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Name: Martinez v. Board of Parole Hearings
Case #: C061031
Court: CA Court of Appeal
District 3 DCA
Opinion Date: 04/06/2010
Summary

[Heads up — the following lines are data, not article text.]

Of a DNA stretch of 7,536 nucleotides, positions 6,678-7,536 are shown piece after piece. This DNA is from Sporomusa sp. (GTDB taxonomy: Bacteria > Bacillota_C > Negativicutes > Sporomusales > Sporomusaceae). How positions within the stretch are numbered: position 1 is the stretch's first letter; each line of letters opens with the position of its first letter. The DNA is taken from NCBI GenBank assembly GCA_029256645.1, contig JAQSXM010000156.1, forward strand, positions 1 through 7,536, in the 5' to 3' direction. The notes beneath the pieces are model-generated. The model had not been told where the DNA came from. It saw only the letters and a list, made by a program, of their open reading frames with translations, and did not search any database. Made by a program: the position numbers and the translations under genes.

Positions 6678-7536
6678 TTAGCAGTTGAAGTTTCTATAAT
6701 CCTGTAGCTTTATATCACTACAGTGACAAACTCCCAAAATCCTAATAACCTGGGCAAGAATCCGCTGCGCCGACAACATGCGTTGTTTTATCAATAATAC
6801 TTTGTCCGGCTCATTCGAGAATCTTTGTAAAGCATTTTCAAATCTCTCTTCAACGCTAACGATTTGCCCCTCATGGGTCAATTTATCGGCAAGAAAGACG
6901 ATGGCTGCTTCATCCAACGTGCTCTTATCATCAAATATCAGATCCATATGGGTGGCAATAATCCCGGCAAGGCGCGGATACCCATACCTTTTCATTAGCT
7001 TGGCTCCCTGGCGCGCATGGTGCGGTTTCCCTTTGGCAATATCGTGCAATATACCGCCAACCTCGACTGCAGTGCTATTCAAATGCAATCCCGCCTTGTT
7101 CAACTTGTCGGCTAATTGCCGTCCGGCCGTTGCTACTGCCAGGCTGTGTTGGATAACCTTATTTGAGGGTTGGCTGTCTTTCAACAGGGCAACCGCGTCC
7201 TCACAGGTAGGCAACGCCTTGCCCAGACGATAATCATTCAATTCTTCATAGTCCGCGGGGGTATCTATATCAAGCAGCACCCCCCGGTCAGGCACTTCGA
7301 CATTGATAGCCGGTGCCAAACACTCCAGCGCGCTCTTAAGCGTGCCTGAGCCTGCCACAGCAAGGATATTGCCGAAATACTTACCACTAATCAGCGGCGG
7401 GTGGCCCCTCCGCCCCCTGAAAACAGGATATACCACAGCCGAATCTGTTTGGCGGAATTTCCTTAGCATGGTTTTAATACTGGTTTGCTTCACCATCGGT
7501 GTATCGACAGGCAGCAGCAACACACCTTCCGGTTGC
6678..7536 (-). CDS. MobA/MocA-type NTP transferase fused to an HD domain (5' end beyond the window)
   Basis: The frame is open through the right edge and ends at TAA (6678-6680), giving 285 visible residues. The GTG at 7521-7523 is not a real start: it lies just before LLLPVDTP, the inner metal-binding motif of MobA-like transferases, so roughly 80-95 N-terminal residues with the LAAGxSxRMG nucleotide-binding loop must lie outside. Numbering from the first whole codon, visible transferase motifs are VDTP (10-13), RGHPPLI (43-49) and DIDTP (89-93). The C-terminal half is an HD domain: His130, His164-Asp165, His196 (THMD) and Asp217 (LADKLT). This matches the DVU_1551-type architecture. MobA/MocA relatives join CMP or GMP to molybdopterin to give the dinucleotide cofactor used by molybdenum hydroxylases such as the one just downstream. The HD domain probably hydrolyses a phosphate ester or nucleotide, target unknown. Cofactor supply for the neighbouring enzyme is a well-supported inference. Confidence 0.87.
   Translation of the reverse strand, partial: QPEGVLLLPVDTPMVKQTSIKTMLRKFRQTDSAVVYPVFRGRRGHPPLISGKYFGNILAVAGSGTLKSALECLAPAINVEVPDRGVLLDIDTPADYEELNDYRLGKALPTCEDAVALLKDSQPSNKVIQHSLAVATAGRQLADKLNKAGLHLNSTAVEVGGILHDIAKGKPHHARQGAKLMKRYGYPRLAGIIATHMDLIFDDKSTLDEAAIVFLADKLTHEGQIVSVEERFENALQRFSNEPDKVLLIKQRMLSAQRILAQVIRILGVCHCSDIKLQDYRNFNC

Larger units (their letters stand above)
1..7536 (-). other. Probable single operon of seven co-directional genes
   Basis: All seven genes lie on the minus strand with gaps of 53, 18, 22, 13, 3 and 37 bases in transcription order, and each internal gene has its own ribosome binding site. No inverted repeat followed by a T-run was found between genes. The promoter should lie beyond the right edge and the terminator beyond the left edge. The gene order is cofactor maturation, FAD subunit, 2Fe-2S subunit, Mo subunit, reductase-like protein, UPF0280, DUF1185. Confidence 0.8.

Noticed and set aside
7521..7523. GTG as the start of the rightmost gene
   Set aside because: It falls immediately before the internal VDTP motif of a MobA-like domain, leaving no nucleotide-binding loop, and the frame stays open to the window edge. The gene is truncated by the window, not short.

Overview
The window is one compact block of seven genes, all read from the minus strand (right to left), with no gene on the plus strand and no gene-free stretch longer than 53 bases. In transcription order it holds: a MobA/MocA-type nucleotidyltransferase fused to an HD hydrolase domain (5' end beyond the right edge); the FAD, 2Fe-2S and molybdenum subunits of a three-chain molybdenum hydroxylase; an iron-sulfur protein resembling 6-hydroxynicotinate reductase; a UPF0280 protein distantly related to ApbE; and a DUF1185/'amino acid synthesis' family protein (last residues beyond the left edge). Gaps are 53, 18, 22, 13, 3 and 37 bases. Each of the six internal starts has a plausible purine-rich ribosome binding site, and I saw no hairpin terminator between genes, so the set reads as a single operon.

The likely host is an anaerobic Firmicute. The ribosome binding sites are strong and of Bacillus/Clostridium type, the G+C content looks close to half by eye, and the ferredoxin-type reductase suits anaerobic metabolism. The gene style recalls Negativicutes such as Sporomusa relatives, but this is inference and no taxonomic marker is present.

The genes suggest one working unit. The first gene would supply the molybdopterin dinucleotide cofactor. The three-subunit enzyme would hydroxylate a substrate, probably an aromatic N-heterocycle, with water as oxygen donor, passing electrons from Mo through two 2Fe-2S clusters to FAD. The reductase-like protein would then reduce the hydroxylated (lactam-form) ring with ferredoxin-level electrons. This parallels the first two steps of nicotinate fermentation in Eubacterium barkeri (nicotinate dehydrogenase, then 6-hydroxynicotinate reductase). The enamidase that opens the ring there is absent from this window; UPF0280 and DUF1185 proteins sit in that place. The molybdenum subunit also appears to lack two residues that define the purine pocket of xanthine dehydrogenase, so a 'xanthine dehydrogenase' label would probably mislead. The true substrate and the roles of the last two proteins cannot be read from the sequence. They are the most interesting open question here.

Under Penal Code section 1170, subdivision (e)(1) (compassionate release), if the inmate meets the criteria, the Board of Parole Hearings must recommend recall of sentence and release. Martinez was convicted of kidnap and violent sex crimes and sentenced to 157-years-to-life in state prison. In the third year of his sentence, he was assaulted and stabbed by another inmate, with his spinal cord lacerated and resulting quadriplegia. The prognosis was that he would be permanently paralyzed and now requires 24-hour lifetime care. Under section 1170, subdivision (e)(1), he asked the Board of Parole Hearings (BPH) to recommend recall of his sentence and release. This section provides that if an inmate has a terminal illness or has become permanently medically incapacitated, and will not pose a threat to public safety if released, the BPH “may” recommend recall and release. The BPH declined the request but the superior court issued a writ of mandate directing it to recommend sentence recall. The BPH appealed. Applying rules of statutory construction, the appellate court found that under section 1170, subdivision (e)(1), the BPH’s authority is not discretionary if the inmate meets the criteria specified in the statute. If the statutory criteria are met, the BPH must recommend recall and release. Judicial review of BPH’s decision is whether “some” evidence supports the conclusion the inmate does not meet the criteria. Here, there was no doubt that Martinez met the first factor – he was permanently medically incapacitated. However, according to the appellate court, there was “some” evidence that if released appellant could pose a threat to the safety of others by eliciting the assistance of others to harm those who irritate him. The evidence consisted of appellant’s criminal record, the committing offenses, and his inappropriate and disrespectful behavior after the stabbing. Accordingly the appellate court found that the action of the BPH was not arbitrary. But, because the BPH failed to follow the procedural aspects of the statue, the matter was remanded for that purpose only.